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Current time:0:00Total duration:15:17

Video transcript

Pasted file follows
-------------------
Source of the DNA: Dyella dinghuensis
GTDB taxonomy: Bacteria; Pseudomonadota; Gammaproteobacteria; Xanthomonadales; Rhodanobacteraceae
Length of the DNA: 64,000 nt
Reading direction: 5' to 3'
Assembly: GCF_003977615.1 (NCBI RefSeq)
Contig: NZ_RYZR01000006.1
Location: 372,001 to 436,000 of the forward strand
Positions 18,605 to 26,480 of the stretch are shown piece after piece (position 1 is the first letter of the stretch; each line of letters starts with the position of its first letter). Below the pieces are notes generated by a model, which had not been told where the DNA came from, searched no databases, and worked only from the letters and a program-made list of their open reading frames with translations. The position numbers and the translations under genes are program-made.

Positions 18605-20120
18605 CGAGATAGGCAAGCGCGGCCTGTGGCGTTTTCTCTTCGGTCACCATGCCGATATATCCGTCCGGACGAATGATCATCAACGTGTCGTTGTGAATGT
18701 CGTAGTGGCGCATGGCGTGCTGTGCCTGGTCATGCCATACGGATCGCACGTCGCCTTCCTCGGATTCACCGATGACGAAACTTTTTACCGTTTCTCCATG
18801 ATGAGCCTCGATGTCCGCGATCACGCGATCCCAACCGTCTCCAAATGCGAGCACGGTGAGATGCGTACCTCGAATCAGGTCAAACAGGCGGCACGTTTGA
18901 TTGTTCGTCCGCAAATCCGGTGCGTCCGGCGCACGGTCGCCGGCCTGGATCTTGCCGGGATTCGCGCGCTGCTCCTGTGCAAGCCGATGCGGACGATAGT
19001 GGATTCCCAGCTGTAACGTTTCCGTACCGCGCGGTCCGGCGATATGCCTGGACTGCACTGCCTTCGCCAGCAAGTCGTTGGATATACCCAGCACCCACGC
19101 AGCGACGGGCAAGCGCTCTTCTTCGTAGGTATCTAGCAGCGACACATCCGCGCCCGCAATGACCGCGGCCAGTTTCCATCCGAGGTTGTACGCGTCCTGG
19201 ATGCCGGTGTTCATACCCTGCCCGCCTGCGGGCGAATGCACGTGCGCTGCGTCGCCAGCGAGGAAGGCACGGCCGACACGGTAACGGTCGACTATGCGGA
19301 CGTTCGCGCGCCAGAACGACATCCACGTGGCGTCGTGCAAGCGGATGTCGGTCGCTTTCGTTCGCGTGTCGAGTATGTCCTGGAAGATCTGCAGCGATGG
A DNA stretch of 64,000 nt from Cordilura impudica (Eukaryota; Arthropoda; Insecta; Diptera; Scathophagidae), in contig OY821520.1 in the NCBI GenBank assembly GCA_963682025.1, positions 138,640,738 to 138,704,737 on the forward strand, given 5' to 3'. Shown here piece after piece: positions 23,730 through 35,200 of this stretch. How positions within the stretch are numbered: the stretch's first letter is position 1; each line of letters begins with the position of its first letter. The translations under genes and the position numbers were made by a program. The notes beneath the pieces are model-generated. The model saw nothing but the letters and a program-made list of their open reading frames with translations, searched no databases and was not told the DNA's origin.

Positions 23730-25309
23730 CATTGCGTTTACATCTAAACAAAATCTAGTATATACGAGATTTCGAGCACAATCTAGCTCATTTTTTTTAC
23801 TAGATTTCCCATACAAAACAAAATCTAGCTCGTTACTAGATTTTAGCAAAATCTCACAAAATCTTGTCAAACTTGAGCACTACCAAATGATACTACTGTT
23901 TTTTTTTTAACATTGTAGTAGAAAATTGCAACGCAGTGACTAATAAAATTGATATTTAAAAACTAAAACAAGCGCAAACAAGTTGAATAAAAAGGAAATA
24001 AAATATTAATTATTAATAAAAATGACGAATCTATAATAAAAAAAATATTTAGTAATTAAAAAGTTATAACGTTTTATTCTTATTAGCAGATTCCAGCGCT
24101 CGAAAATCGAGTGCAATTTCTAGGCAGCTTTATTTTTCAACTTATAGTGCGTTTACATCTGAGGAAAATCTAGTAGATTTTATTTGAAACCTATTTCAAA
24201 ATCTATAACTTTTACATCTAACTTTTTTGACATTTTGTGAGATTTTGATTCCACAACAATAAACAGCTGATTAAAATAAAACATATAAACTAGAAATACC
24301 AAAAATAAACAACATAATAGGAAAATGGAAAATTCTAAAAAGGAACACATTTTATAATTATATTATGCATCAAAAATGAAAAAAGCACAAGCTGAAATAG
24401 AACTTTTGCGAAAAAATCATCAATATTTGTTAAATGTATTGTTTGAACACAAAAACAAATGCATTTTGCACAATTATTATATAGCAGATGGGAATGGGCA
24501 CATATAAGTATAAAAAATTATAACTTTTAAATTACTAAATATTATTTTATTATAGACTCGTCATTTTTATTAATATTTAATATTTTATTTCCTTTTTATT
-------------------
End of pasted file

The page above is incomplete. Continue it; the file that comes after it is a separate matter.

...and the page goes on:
welcome so I've done this series of presentations about housing and and at least my thesis on why housing prices might have gone up and and how you should maybe on simple terms think about the rent versus buy decision but one thing that's happened a lot of people said Oh Sal you're making over simplifying assumptions you're assuming interest only loans you're not taking you're not factoring in the tax deductions of mortgages etc of interest on your mortgage which I did but I did make some simplifying assumptions so that we could kind of do back of the envelope math and just think about what the main drivers are when you think about renting versus buying but it is fair you really you know that's just kind of a first cut you really should do a multi-line model trying to figure out what could happen to you and then tweak your assumptions and really figure out what's going to happen to you if housing appreciates depreciates if interest rates change if you put a 10% down or 20% down or whatever so with that in mind I've constructed this model what I call that this is the home purchase model and you can download it yourself and play with it I think this will prove to be useful for you you can download it at khanacademy.org downloads slash buy rent XLS it's an excel spreadsheet so if you have excel you should be able to access it and maybe you want to follow along while you watch this video so just kha an academy org I know if you can read this on YouTube downloads do W NL o ad s slash buy rent dot XLS so once you download it let me explain what what I assumed in the model so the yellow what I did in yellow both this bright yellow and this less bright yellow these are our assumptions these are the things that are going to drive the model and tell us whether over and I calculated over 10 years over 10 years whether we will do better of renting versus buying so here and and and so if you download this model and want to play with it yourself just unless you are fairly sophisticated with Excel all the only things you should change are the things in yellow everything else is calculated and and it's driven by these inputs so of course what matters in a home well the purchase price matters right so you just input it there the down payment matters you could if you want you can just write you know like I wrote 20% of whatever the purchase price is so you can you know you could write your the exact number or you could just leave it the way I did it in whatever the down payment percentage is it'll calculate it this is the interest rate you assume this is the principal amortization so principal amortization just means well if I just keep paying this mortgage after how long is the entire principle amount not just the interest how long is the entire principal amount going to be paid off in so essentially thirty-year a 30-year fixed-rate loan has a 30-year principal amortization if you have a 10-year loan you would put 10-year this is the property tax rate this is what I assumed because I live in California and in most areas of California this that's the property tax this is why I assumed about annual maintenance that's just an assumption at some houses might be less might be more that's up for you to decide this is housing association dues maybe if you live in a community that has a shared golf course or a shared pool or something put it at zero if you don't this is annual insurance for things like hazard insurance and flood insurance or earthquake insurance or whatever insurance you need where you live and then this bright yellow I say what is the assumed annual appreciation of the house itself and this is a huge assumption that's why I made it that's why I put it into this bold this bold yellow color because we'll see later in this video that to some degree to some degree that assumption is is one of the biggest drivers of assumption or you could say that the model is very very very sensitive to that assumption here this is your assumed marginal income tax rate and why does that matter well because you can deduct your the interest that you spend on your on your mortgage and also you can deduct actually the property tax so if if you can deduct a hundred dollars in interest and property tax if your marginal tax rate is thirty percent so that means you know at what rate are you being taxed on every incremental dollar if it's thirty percent that that means a hundred dollar deduction will save you 30 dollars if your marginal tax rate is twenty percent one hundred dollar deduction will save you $20 so that's where that comes into play the two percent that's general inflation and this what what this assumption drives is well there's going to be some inflation on things like Housing Association dues annual maintenance insurance and so this what you assume about what is just the general rate of inflation in our model that's actually going to drive how these grow over the life of your loan and then once you type in all of these things the monthly mortgage payment is calculated I assumed that the interest compounds once a month you can if you know your geometric series you can go in there and you can tweak it around so it compounds more frequently or less frequently but my understanding is that most mortgages compound monthly and then this right here so this is everything that's driving the buying a home decision now these assumptions are are so that we can make a comparison to well what if instead of you know using that down payment to buy a house what if we actually just save that downpayment put in the bank and rent a house instead so this is cost of renting a similar home this is the annual rental price inflation and I would argue to some degree that rental price inflation over the long term should not be that different than housing price inflation because to some degree rental is kind of the earnings on a home and if and if earnings increase and the overall asset doesn't increase in your return increases or the other way around your return would decrease but anyway don't get too complicated and then this is the 6% I just assumed at 6% but you could you can change it this is what you assume that you can get on your cash so if I don't if I don't put $150,000 down deposit on the home and I put it in you know I don't know maybe I'm a good investor I could put in the stock market maybe I can get 20% a year or maybe I'm really risk-averse and I you know I put it in in government bonds and I get 4% a year so this is the assumption that you get it on on that and it actually should be an after-tax return on that cash so if I if my tax rate is 30% and I think I can get 10% of the stock market I should actually put a 7% here so you know we want to make sure that we're come lately accurate for taxes so now let me explain the rest of the model to you and I want to make sure that I can fit it all within this this window actually let me just squeeze this a little bit this is doing this on YouTube is a excel on YouTube is a new thing for me that's not what I wanted to do so let me unfreeze window unfreeze ok so now I could show you the rest of my so all those assumptions that we did that drives this model let me freeze the window right here window freeze pane okay that should make things a little bit easier so this is the butt up buying scenario up to line 40 this says okay at period 0 what is the home value and and don't type in anything here it's all automatically calculated so it period is 0 what is your home value and then it and then it uses essentially the appreciation numbers and each period is essentially a month and I actually wrote that down here and then it figures out what is the value of your the market value of your home and it's completely driven by the depreciation number this right here is the debt or essentially the principle payment on your on your mortgage or how much do you owe to the bank and as you see as months go by when you pay the mortgage note and I show that right here this mortgage payment some amount of that which is line 33 the principal paid some of that goes to decrease the amount you owe and then a lot of it especially initially goes to be actually the interest on the amount you owe and then obviously when we if you've watched the the video on introduction to balance sheets your equity in the home is the value of the home minus the debt or minus what you owe the bank so this actually calculates your equity or essentially your some one way to view this actually say well what what am i worth or what is this investment worth to me at that point and all of this so these are kind of the important numbers in the home buying scenario is driven by you know this interest on debt it's calculated by what interest rate you assume times the debt you owe in the period before the mortgage payment we calculated that before using our medical knowledge of geometric series the paid principle that's going to be the mortgage payment - your interest insurance payment it's on a monthly basis right so we essentially took whatever our our annual insurance payment was and we divided by 12 but then we grow it by the rate of inflation on a monthly basis so we took the inflation rate divided by 12 and we multiplied by each of these months the housing Association dues that's once again this is on a monthly basis so we just took your assumption divided by 12 maintenance same thing property tax same thing although I assume that your house gets reassessed so you're in a state where every year the the Assessor or every several years the Assessor comes at Oh your house is worth more now so I'm going to raise your taxes that's not the case in a lot of parts of California but it's a lot it's the case in in many parts of the US so actually to some degree this product the dollar value of the property tax is driven by this home value assumption up here this income tax saving from interest deduction this is assuming that at that marginal tax rate you can deduct the property tax and the interest on the debt and then this is the total cash outflow after adding back the income tax saving so this is essentially how much cash goes out the door even after the tax saving every month in the buying scenario that's what that is so hopefully that makes a little bit of sense so what we want to do is we want to figure out okay you could do that you could buy the house put hundred fifty thousand dollars down and every month put this much out in and as you as you see that that number grows the mortgage is the same but a lot of these expenses grow with inflation but I want to compare that to what happens if I take that exact amount of cash after adjusting for how much money I get back from taxes and if I said well I am going to use that cash to pay my rent and any other expenses associated with renting which really aren't much to pay my rent and then put the rest in the bank so what we're saying is well that assumption was that you could rent a similar house for $2,500 maybe right maybe wrong it's up for you to play with and and of course it grows with inflation slowly obviously your rent doesn't increase every month but I assume it does fairly continuously it's it's a reasonable assumption I think although you could change it you can make it only step up every every year excuse me and then this line down here tells us the savings while renting or how much and I'm not saying the savings like from like you know something's on sale so I save money but your savings in terms of how much you have in the bank so if you rent it instead of putting one hundred fifty thousand dollars as a downpayment you could have put it in the bank so that would be your savings account at period zero and then your savings account at period one would be this amount of money and how about whatever return you got it plus the difference between your cash out from buying a home and your rent so this is your savings so what I do in the video in the indy in this model and I could show you I could scroll through multiple periods you know this this model goes it actually goes as far as Excel would let me but the average house if anyone who's traded mortgage bonds will tell you the average house has a the average mortgage loan has a ten-year expected life and because that's when on average people tend to move or refinance so I what I do is I figure out well given your assumptions and whatever you can make your own assumptions given your assumptions what is your home value so let me make sure I can get to that so given your assumptions what this calculates is what tells you what the home value is after ten years your debt after 10 years your home equity after 10 years and then it assumes you were to sell your house because that's what the average American does after 10 years and so what is the transaction cost you pay 6% to a broker hopefully that won't be the case in 10 years and the intermediate and then the and the internet will disintermediate real estate brokers but who knows I apologize too if you are a broker and and and and then this line line 54 that tells you what the net cash is if you sell your house at a market price you pay the broker this number right here is much simpler to some degree it just tells you well let's say you decided not to buy the house given all your assumptions how much would you have saved in the bank at that time and so this number right here this number is the difference between those two numbers in 10 years discounted back to today discounted back to today and actually I meant to present value it but did I present value these numbers oh no I didn't so actually this was meant to be the presently I'm going to correct that before you actually play with the model right now I just took the ten-year value so this is the value in year 10 this is the difference between the two the present value would be if you discount this by some discount rate whatever you think probably the inflation rate and it would tell you in today's money what is the benefit or the advantage of buying versus renting anyway I've spent 14 minutes of your time I encourage you to to download this model play with it and then work out the assumptions because I think that's that's the important thing you know some people they'll make some set of assumptions say aha I need I need I should rent or they'll say aha I should buy but they don't realize that they made some assumptions that although it looks really reasonable you know like let's say I make this 3% annual appreciation assumption right that doesn't seem crazy but it's amazing how much it'll change the model if you make that 3% into a 1% or if you make it you know into I don't know even a negative 1 or negative 2% it's completely possible it's happened before in the past that you have flat real estate prices for a significant period of time even ten years and actually most of the studies show that real estate over the last hundred years has actually roughly grown on real terms maybe one or two percent so actually a one or two percent here isn't that isn't that conservative and actually especially after a big real estate boom may be prudent so play with these assumptions and I think it'll give you an intuition of what are the what are the real drivers and another big thing you know sometimes you don't rent a similar home you'd rent a smaller home so that would be different type of savings and their trade-offs there but anyway hopefully you'll find this model useful I think I think you know it should be when people this is the biggest investment of their life they should do serious analysis when they think about how they want to approach it and I'd like to think that this is fairly serious analysis is about as serious as you can get so enjoy see in the next video